The initial image of primary coloured walls, whiteboards adorned with timetables and play equipment nestled in-between cushioned couches suggests an educational haven: simple, safe and secure. However, as the action in Alex MacKeith’s School Play commences and we’re introduced to the actuality of the space, this illusion of a sanctuary proves false.
School Play portrays the current British education system as a bureaucratic labyrinth, one that is out of touch with the needs of the classroom and reduces students to statistics. It also places further burdens on overworked teachers and riles up frustrated parents, giving them ammo to shoot their displeasure at any target they please. In recent years, narratives surrounding our troubled education structure have proved interesting fodder for the stage – think Future Conditional at The Old Vic, which investigated similar grievances with the pressures on students and parents. MacKeith’s experience of working in a London primary school has no doubt prepared him well to comment on the infrastructure from within.
Time is measured by a clock that hangs on the far wall, wound forward sporadically by the school caretaker; the large jumps in hours helps to create a pressure cooker environment. During the early school day, the head teacher (Ann Ogbomo) and her staid secretary, Lara (Fola Evans-Akingbola), demonstrate a confident rapport that allows them to rattle through their tasks list with harmonious ease. They appear fully in sync with one another, absorbed by their daily routine. That is until Oxbridge graduate and part-time tutor, Tom (Oliver Dench), threatens to destabilise things. His privilege has rendered him oblivious to the struggles of his colleagues, best typified by his prancing around the office, trying to flirt with Lara whilst she attempts to work.
Ogbomo provides a strong performance that best shines in the quieter moments in the play. Perhaps a little mechanical in the initial scenes, she eventually eases into the character and allows the audience to explore the complexity of the character. In saying that, MacKeith’s creation is tricky; there’s no doubt that Jo is a wilful character, but the inclusion of a recently divorced husband muddies our perception of her unnecessarily. As she sits alone in her office, she listens to her voicemails that report a missed call from her ex, his voice gently coaxing her to complete the proceedings. Had the head teacher been written as a male, it’s hard to foresee that the same scenes would have been included. It is enough to have Jo muddle through the pressures of school and feel frustrated, without the problem being rooted in a personal relationship with a man.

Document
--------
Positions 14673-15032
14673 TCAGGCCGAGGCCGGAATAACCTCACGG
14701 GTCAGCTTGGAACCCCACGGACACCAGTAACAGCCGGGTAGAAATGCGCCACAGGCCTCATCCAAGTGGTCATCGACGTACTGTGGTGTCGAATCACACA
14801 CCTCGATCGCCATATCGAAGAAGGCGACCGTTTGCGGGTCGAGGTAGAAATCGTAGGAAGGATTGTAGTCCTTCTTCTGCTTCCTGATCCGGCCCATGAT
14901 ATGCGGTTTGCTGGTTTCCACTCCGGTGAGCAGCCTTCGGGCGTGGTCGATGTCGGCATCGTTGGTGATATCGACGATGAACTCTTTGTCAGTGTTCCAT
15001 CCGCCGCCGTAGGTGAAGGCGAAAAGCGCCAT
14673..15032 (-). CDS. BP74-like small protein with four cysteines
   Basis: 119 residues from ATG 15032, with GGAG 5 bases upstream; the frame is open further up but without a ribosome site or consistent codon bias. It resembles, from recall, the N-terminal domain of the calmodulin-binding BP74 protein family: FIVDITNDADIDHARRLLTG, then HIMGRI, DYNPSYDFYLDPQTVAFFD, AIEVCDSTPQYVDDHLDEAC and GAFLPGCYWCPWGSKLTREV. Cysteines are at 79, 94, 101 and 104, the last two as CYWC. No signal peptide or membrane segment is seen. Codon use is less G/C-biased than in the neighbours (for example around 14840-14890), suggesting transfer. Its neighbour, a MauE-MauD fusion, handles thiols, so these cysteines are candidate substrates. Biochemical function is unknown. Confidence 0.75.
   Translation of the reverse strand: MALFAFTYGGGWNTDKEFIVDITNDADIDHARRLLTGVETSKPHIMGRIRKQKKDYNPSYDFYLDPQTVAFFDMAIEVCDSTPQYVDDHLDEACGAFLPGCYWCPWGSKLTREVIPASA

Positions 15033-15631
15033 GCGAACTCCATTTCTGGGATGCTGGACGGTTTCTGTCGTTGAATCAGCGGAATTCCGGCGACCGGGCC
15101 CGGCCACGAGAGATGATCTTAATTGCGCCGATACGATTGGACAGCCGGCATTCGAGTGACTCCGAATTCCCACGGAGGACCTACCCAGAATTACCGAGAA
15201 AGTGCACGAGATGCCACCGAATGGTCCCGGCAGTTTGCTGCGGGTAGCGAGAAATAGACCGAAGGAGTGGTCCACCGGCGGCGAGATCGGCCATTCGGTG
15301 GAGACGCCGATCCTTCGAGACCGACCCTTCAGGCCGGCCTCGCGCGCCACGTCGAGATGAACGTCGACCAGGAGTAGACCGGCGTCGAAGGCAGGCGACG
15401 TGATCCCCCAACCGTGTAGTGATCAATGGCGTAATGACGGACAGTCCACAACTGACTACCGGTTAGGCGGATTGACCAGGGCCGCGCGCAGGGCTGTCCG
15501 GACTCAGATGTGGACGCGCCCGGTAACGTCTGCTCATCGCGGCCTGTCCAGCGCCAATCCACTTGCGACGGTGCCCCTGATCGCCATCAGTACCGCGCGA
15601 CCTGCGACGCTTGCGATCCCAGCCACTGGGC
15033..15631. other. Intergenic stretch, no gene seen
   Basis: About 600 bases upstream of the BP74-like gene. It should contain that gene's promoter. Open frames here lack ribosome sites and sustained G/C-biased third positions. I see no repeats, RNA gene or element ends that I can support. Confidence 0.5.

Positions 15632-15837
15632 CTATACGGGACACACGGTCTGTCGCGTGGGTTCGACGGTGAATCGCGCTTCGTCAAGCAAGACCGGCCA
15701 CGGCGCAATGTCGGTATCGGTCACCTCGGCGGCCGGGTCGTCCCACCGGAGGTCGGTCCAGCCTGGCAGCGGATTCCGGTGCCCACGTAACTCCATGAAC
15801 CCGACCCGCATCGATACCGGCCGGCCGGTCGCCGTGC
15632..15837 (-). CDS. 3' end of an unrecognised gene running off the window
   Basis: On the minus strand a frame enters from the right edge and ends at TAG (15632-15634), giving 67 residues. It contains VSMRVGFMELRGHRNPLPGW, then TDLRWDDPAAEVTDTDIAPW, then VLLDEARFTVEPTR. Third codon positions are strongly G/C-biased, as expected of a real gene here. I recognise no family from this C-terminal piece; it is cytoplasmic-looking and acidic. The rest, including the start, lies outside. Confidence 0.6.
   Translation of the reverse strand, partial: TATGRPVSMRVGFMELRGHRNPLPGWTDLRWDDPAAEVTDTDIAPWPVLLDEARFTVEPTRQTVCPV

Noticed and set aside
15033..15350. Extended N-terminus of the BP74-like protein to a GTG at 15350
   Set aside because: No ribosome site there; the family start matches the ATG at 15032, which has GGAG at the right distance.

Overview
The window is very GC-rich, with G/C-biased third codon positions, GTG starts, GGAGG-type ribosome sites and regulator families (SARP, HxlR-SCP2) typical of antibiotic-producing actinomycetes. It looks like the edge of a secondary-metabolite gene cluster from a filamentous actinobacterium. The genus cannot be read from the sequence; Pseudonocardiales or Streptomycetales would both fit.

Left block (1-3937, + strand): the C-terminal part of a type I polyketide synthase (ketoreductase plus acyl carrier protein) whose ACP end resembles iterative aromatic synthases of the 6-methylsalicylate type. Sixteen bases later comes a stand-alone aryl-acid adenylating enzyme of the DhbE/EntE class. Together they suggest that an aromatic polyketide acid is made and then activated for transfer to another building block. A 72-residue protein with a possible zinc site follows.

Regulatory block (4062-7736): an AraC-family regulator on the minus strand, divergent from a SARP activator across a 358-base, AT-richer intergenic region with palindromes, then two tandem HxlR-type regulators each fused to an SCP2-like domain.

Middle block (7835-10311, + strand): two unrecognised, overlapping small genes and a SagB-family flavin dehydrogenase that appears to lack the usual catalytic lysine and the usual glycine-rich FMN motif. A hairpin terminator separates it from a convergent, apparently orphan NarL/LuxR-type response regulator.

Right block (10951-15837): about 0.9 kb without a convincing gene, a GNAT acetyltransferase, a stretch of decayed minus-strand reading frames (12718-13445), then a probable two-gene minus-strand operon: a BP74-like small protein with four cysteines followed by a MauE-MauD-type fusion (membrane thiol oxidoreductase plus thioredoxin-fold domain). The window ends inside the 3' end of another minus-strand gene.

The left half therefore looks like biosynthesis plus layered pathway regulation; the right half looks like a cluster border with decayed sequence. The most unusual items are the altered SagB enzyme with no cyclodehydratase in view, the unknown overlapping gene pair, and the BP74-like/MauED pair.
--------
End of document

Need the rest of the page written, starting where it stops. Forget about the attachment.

Additionally, a scene of desperation towards the latter half feels misjudged as the rage unsettles her otherwise carefully managed performance. Fola Evans-Akingbola is buoyant as Lara, bouncing through the scenes with both a likeability and sincerity that serve the character well. Oliver Dench’s Tom is a character made for television, quick-witted and awkward; he won plenty of laughs from the audience.
It’s a slick production, aided by Anna Reid’s design and Michael England’s sound design work, which add a level of urgency. Charlie Parham’s competent direction enables a solid pace, with particularly strong transitions. There are a few rogue moments of ill-judged choices, including the introduction of a child actor towards the final scene, which proves jarring against the otherwise haunting absence of students that permeates through the production. Disregarding minor foibles, School Play is an inventive and confident production that spotlights individuals engulfed by the heavy shadow of a rigid education system.
School Play is on until 25th February 2017 at Southwark Playhouse. Click here for more details.